He hurried next to a small hedge at the side of the building, bent over and vomited.  Then he chucked his guts again, to get the troublemaker stirring deep down this time.  Blamed it on the Gouda, cursed the Brie.  Lactose intolerance.  As if the tequila shots had nothing to do with it.

Jack straightened himself, spit again, and wiped his mouth with a cocktail napkin he found crumpled in his coat pocket.  He turned it over, couldn’t make out the phone number or the name.  Too many letters smeared in a pool of blue ink.  Something Lana sounding.  Big rack for a petite skinny chick, he remembered.  A little rough around the eyes.  And those hellacious tattooed arms.  Koi fish?

Svetlana was her name.  The bartender working the office party last night.  Same girl Buddy left with.  Claire’s brother.


Photo by Daria Shevtsova from Pexels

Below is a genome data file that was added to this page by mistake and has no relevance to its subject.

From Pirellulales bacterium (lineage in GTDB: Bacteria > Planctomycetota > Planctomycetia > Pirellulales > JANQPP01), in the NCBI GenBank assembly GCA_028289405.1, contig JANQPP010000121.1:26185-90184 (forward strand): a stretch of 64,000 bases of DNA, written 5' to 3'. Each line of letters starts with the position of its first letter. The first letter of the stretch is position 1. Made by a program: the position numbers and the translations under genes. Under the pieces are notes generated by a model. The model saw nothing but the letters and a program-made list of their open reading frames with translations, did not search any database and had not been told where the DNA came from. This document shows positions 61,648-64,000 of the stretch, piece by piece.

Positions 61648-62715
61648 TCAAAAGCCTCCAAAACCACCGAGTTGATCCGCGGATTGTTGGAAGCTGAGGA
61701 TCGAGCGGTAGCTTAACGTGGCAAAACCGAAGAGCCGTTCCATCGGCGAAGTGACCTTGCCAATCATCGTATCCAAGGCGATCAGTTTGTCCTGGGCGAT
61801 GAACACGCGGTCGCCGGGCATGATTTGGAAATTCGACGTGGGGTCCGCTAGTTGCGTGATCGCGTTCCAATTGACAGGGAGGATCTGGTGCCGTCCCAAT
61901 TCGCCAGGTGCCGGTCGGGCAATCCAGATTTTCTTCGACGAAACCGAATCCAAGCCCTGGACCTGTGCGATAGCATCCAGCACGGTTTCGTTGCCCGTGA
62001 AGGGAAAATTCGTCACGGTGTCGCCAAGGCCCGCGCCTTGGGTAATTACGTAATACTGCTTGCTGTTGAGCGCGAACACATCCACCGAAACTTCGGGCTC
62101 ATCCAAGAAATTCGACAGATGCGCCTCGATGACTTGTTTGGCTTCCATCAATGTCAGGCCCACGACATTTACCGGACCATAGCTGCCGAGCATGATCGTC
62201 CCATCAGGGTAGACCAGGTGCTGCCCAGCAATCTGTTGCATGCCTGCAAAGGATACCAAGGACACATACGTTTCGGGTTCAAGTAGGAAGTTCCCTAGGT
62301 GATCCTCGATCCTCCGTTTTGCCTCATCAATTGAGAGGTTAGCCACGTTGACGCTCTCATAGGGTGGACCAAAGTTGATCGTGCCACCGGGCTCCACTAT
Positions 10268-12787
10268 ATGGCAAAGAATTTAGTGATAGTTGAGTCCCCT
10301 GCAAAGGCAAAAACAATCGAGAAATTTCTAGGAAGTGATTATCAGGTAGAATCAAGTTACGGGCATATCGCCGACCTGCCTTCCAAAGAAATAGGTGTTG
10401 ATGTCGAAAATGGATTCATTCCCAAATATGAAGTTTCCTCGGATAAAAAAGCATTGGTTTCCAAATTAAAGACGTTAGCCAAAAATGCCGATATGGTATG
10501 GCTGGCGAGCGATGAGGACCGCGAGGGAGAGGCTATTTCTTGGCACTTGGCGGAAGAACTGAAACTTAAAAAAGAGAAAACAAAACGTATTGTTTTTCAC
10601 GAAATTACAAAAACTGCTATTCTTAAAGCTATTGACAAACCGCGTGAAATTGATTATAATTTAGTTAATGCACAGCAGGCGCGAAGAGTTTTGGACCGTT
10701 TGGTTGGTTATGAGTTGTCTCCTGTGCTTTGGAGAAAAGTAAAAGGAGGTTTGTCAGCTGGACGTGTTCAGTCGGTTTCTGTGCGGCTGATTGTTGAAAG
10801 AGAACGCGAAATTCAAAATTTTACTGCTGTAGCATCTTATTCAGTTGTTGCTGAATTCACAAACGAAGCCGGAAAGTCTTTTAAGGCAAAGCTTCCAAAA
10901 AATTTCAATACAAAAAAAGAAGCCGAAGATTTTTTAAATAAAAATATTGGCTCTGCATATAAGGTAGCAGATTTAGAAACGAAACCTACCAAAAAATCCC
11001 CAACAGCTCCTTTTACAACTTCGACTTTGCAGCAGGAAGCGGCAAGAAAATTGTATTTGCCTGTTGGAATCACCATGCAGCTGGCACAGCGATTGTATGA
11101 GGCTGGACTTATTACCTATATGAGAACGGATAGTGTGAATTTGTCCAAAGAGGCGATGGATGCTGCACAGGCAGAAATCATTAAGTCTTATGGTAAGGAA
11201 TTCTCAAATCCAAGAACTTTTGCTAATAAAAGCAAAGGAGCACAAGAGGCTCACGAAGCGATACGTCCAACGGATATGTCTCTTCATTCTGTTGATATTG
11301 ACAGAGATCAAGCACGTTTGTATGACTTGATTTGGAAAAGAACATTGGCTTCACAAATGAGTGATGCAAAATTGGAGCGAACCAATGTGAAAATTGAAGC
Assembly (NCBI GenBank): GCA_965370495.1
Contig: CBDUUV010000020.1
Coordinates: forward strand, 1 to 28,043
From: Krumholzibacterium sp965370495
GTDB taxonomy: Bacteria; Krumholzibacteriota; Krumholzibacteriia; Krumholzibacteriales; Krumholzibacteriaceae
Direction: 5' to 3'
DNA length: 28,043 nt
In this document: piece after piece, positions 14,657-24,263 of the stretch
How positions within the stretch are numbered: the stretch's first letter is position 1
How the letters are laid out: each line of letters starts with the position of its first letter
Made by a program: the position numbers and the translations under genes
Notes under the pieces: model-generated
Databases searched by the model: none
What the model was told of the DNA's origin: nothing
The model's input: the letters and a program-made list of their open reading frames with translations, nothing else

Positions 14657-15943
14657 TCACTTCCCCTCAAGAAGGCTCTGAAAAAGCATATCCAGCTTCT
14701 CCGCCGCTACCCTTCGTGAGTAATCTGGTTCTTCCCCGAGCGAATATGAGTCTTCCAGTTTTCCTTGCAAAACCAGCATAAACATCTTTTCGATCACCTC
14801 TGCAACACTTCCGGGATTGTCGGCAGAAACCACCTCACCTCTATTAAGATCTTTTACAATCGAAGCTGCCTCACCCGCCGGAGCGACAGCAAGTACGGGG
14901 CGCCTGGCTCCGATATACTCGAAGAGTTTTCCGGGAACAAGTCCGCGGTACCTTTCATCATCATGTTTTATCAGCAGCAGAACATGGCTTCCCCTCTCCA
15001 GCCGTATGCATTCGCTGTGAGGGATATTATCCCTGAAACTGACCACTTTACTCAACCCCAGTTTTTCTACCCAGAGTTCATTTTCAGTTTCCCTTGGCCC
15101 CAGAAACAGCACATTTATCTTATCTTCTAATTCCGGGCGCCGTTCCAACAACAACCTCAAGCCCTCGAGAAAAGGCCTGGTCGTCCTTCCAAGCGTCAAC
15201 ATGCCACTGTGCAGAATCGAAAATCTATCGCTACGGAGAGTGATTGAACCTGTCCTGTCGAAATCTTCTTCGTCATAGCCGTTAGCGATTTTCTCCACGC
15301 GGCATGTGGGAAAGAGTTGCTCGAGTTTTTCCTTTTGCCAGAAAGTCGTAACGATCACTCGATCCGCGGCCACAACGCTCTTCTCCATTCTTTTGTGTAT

14 thoughts on “Déjà Vu Doo

  1. Writer of words

    The way you wrote Claire, Darling leaves the reader wondering what went on with Jack, why he disappeared.

    And now we know.

    Very clever character development. Full, all-encompassing. Lots of imagery. Real, vulnerable, true human behaviour. (Teach me…)

    Liked by 1 person

  2. Suzette Benjamin

    Wonderful writing Michael! Your descriptions and imagery are just divine. I love your development of the Jack character – he comes alive for me in your words. I could really “see” him “harpooned to the mattress”! Thank you, great share.

    Liked by 1 person